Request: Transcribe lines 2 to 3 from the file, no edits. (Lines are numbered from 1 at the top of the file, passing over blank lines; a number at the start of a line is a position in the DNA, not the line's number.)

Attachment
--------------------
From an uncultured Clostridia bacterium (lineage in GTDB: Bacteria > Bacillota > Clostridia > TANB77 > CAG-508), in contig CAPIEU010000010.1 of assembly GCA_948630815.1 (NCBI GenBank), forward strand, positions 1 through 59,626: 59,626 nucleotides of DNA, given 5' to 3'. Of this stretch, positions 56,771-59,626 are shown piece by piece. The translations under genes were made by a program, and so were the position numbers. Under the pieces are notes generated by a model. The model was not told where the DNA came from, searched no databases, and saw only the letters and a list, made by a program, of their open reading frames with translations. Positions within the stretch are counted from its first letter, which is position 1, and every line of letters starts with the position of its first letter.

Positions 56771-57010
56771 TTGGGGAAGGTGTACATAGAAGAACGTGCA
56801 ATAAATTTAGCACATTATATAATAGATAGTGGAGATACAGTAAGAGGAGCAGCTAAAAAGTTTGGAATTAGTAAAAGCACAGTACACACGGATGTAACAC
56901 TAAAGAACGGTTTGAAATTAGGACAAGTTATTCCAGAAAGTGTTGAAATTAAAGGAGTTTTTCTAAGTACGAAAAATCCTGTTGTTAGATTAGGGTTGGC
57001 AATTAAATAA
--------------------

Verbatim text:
Positions 56771-57010
56771 TTGGGGAAGGTGTACATAGAAGAACGTGCA